“There’s that gorgeous Pouilly-Fumé I brought back from Paris, the one I was telling you about… But of course, that’s not chilled. And we haven’t started putting ice into the freezer yet. It’s only April.”

“I know! Isn’t it nice to have such lovely sunshine in April?”

“Even if we did have ice, it would take ages to chill now. Should have thought of this earlier. There’s that puffa jacket thing which does chill a bottle faster. But we haven’t got that in the freezer yet either.”

“Oh, well…”

“Really, if we’re drinking in the garden, it should be rosé. That’s your wine for drinking in the sun.”

“Ooh yes, a glass of rosé! That would be lovely. Have you got any of that?”

“Well yes, I have, a really interesting Provencal rosé actually, which we didn’t get around to last summer. But of course that’s not cold, either. And you don’t want warm rosé. And remember, you wouldn’t let me buy an ice bucket. Not that we’ve got any ice, anyway.”

“Well, what about a glass of red, then?”

“Oh I’ve got that alright! Red, yes. Something light, something… Spring-like?”

“A Spring-like  red?”

“Yes, honestly! Like a Beaujolais. You can have that chilled, you know. With ice. Well, not tonight, obviously, but it’ll be cold from the cellar.”


“From the basement. It’s still quite cold down there. Not cold enough to chill a white or a rosé, but a Beaujolais will be fine. That’s certainly Spring-like. And we could carry on drinking it indoors, with supper.”

“What are we having? Something Spring-like?”


“Oh dear. The sun’s gone in…”



Thursday, 23 April 2015

Wine Night on BBC4

CJ is away this week; but don't forget that to-morrow night on BBC4 is Wine Night - a celebration of all things winetastic - starting with:

7.00 pm: Last of the Summer Wine Special
A one-off return to the much-loved, long-running comedy series - with the main parts being taken by much-loved, long-running wine writers. In this special episode, 'Foggy' Dewhurst finds his taster's notes overrun by ferrets; while Compo attempts to open a case of 1986 Château Beychevelle using a combine harvester.
Norman Clegg - Hugh Johnson
'Foggy' Dewhurst - Andrew Jefford
Compo - Oz Clarke
Nora Batty - Jancis Robinson

7.30: Michael Portillo's Great Wine Journeys of the World
This week, the former Member for Enfield Southgate travels at the TV licence-payer's expense from the Central Valley Region of Chile to the Barossa Valley of Southern Australia, via the Majestic Wine store, Uttoxeter, and the Co-Op in Honiton.

8.30: Phylloxera! The Musical That Wouldn't Die
Documentary about what became known as 'Shaftesbury Avenue's Killer Infestation': the 1990s musical Phylloxera!, based on the great scourge of nineteenth-century European vineyards. The musical proved to be almost as pernicious as the original aphid-like insect, taking seventeen years to eradicate from the West End Stage. Michael Ball - who appeared in the original production - talks to performers, writers and musicians who found themselves unable not to participate in a song-filled spectacular described by The Times as 'Simply excruciating'. Also appearing: Bonnie Langford, Sir David Hare, Esther and Abi Ofarim, Ritchie Blackmore, Professor Sir Roger Penrose, Joan Armatrading.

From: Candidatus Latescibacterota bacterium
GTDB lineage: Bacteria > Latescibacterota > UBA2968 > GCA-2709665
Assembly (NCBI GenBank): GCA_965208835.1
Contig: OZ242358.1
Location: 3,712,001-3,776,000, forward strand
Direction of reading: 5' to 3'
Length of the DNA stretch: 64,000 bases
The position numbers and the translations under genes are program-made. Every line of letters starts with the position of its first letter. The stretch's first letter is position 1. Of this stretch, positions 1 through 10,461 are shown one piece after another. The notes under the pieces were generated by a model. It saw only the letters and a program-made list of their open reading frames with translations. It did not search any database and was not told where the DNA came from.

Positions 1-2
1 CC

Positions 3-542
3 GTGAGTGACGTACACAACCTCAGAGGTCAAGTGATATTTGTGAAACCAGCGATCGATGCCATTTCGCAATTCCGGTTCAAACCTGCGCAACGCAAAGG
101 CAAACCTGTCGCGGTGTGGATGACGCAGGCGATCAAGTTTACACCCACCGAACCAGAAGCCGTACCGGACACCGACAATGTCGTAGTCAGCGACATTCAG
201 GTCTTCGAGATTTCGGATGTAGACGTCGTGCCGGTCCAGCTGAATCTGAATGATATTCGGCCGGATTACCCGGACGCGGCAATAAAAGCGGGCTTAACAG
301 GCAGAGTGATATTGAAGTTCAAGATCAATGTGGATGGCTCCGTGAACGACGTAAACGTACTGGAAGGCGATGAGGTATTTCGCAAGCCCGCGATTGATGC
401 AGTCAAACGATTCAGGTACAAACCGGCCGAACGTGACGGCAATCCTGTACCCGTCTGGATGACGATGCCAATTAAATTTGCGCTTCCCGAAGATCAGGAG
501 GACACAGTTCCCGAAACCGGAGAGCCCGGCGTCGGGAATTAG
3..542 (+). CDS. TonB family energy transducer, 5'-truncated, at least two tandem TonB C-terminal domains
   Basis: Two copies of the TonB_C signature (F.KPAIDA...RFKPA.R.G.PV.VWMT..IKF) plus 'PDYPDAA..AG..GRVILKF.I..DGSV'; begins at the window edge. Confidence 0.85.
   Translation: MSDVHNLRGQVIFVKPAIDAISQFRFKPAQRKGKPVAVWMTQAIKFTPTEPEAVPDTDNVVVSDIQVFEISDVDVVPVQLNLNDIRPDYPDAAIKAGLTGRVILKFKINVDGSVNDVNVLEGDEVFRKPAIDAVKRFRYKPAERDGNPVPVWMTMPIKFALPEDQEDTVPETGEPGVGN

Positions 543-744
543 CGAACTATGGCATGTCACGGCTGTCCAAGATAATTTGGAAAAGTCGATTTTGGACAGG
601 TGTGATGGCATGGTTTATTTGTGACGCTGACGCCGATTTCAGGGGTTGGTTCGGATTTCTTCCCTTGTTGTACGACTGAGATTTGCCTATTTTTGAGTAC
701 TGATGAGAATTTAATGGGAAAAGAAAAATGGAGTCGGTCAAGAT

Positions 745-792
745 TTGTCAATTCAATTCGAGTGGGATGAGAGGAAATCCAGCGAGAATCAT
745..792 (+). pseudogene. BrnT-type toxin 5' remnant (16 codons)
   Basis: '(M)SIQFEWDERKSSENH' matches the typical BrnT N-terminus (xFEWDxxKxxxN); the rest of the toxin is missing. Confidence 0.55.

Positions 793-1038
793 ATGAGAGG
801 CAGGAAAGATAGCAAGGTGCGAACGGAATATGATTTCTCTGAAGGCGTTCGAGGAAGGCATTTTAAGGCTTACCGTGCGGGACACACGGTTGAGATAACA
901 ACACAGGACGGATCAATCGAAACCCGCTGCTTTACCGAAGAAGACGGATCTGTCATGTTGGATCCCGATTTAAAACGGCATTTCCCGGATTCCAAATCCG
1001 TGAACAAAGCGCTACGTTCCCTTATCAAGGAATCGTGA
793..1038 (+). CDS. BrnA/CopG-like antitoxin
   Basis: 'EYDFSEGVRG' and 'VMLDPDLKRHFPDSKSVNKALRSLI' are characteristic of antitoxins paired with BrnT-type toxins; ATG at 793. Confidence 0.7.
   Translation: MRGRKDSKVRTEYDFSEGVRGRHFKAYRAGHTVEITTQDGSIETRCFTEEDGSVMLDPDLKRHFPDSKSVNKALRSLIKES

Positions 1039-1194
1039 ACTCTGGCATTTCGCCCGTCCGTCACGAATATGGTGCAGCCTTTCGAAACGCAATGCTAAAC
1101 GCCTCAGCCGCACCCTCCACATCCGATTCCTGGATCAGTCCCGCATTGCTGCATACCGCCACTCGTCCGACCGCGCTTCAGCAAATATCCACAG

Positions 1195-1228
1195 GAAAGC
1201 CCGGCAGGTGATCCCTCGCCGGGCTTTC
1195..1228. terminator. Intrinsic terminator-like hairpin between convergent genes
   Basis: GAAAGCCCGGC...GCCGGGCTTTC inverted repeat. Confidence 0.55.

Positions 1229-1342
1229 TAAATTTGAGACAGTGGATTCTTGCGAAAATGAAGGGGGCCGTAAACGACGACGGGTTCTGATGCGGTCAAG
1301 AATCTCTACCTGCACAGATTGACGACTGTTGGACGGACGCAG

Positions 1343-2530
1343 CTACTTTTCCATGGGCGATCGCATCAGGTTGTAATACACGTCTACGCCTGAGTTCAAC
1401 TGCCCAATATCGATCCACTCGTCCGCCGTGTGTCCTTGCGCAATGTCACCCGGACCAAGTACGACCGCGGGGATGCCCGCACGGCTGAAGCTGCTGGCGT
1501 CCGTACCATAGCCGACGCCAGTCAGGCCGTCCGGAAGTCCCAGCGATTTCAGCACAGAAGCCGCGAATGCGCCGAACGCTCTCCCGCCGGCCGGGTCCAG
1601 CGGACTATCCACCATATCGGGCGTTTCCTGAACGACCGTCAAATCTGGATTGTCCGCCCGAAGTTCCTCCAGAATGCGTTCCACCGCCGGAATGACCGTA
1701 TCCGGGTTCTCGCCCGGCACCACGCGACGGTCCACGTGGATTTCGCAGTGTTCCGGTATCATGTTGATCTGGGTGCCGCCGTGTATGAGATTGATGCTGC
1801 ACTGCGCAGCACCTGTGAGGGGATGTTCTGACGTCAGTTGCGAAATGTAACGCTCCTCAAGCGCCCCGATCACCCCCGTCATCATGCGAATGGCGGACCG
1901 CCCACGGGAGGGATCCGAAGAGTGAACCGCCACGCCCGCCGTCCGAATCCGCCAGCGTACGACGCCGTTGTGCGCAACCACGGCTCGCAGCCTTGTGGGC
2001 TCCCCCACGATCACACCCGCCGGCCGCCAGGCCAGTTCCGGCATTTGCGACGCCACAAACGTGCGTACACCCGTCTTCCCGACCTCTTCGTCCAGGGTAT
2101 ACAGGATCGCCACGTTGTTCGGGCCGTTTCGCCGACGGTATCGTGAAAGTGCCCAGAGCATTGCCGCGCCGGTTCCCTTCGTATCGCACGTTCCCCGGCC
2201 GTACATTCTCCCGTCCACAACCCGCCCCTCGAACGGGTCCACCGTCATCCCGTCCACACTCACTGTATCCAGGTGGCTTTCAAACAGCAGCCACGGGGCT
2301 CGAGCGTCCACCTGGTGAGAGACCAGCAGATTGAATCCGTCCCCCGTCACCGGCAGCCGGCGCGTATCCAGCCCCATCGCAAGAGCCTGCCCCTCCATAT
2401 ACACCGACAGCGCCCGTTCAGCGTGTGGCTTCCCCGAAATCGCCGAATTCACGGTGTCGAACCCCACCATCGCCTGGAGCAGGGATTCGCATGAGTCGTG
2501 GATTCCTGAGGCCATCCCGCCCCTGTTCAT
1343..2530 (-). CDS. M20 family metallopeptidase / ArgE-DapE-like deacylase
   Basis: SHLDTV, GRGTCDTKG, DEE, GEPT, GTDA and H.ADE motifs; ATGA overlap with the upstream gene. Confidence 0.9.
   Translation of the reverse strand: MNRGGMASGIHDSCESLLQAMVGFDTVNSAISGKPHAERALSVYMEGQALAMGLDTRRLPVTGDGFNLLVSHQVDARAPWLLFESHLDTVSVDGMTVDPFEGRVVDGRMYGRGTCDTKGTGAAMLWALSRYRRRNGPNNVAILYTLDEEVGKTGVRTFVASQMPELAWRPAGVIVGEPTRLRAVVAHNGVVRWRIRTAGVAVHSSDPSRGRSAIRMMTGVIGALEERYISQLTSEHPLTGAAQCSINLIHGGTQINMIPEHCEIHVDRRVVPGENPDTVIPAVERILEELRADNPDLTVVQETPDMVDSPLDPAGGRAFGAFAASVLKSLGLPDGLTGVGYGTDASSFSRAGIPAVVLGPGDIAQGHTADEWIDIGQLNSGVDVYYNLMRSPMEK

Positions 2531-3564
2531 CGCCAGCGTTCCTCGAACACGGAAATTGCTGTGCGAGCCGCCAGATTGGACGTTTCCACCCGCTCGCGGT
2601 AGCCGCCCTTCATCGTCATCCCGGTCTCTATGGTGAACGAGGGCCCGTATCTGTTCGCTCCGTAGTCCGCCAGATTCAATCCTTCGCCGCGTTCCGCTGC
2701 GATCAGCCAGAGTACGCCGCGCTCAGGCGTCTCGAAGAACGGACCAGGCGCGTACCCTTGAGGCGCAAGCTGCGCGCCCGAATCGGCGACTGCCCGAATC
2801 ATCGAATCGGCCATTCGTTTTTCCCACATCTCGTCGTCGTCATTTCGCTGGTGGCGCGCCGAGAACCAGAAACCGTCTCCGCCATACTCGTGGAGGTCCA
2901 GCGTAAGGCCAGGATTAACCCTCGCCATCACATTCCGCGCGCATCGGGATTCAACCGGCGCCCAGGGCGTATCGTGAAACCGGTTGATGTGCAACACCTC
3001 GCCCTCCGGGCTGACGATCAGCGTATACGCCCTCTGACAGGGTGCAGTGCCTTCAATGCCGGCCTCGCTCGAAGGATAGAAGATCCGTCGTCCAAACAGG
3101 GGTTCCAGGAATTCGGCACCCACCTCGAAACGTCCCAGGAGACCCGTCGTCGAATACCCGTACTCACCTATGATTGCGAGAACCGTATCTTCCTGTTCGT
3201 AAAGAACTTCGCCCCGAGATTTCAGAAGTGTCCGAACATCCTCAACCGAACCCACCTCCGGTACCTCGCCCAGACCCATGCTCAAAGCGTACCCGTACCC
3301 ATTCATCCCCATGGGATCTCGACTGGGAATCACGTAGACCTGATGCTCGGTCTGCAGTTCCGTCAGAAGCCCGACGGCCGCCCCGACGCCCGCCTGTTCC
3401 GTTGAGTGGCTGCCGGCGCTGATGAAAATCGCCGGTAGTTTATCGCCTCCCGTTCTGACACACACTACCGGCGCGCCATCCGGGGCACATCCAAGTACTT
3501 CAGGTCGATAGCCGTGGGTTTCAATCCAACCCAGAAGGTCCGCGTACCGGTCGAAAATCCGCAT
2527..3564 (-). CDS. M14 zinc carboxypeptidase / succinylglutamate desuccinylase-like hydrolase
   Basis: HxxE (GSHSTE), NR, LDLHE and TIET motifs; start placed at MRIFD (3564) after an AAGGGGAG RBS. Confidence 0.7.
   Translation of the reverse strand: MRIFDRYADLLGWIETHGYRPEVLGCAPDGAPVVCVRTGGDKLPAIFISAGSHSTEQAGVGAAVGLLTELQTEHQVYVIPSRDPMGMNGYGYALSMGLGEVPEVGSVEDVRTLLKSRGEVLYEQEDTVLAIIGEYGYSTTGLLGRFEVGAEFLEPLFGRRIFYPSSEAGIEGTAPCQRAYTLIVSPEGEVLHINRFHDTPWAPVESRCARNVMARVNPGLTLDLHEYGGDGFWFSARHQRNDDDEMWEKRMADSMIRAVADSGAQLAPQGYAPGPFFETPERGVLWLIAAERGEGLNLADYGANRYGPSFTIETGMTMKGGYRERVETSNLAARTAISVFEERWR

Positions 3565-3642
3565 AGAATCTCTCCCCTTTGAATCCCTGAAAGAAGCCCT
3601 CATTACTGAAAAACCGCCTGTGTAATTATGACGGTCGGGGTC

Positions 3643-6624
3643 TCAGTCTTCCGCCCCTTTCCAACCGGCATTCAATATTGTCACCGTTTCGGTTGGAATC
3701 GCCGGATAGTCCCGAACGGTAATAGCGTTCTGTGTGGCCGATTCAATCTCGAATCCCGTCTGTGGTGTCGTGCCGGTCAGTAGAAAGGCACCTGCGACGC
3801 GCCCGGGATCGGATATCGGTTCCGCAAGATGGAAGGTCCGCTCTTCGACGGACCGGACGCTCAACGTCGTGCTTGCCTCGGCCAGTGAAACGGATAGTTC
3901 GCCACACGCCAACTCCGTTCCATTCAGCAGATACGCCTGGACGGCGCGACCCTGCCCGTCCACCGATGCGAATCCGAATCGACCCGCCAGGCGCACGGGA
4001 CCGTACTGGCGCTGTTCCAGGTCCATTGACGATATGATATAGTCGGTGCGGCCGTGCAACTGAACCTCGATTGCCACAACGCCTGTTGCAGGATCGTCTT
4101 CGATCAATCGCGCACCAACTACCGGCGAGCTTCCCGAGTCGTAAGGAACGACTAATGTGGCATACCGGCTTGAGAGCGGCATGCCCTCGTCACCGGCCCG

9.30: Telly Beverage Madness! Your Thirty Greatest Wine Shows!
Count down your favourite wine, or wine-themed, TV shows from the last fifty years - and vote for your number one, the all-time greatest wine show! Among the candidates:
Late Night Wine-Up - classic wine discussion format from the 1960s
The Rockford Oenophiles - starring James Garner as the eponymous Sonoma Valley-based crime-fighting detective
Thunderbirds Are Go! - classic 1960s marionette action series, fortified by the preferred drink of bums and hobos across the generations
Top of the Papes - remember how, every Thursday night, we used to tune in to now-disgraced BBC TV presenters uncorking the latest from a famous French wine-making region?
Whose Wine Is It Anyway? - popular TV improv series (on both sides of the Atlantic) in which comedians dispute the ownership of a glass of wine
The Riojaford Files - spin-off from the American original, starring Javier Bardem as the bodega-based crime-fighting detective
Presented by Phillip Schofield.

11.00: Wine Movie Classic - My Grapes Are Unpalatable (1959)
Legendary winecentric drama starring Anthony Quinn, Sophia Loren, Gert Frobe. Quinn plays Nikos, a Greek wine-maker who sees real export potential in his particular blend of Retsina. Aided by gorgeous love interest Susanna and buffoonish UK wine importer Sir Geoffrey Stirrup, he maps out a five-year business strategy to make Retsina the most popular wine on the British dining-table. But arch-rival Gunther has other ideas... 
Little-known movie facts: Quinn was a secret teetoller in real life; and see if you can spot a very young Robert Parker, playing the part of Kostas, the peasant boy.
Nikos Kyriakou - Anthony Quinn
Susanna - Sophia Loren
Gunther Mannheim - Gert Frobe
SIr Geoffrey Stirrup - Thorley Walters
Police Chief - Thanassis Vengos
Army Officer - Ernest Borgnine
Interrogator - Telly Savalas
Chief Torturer - Martin Balsam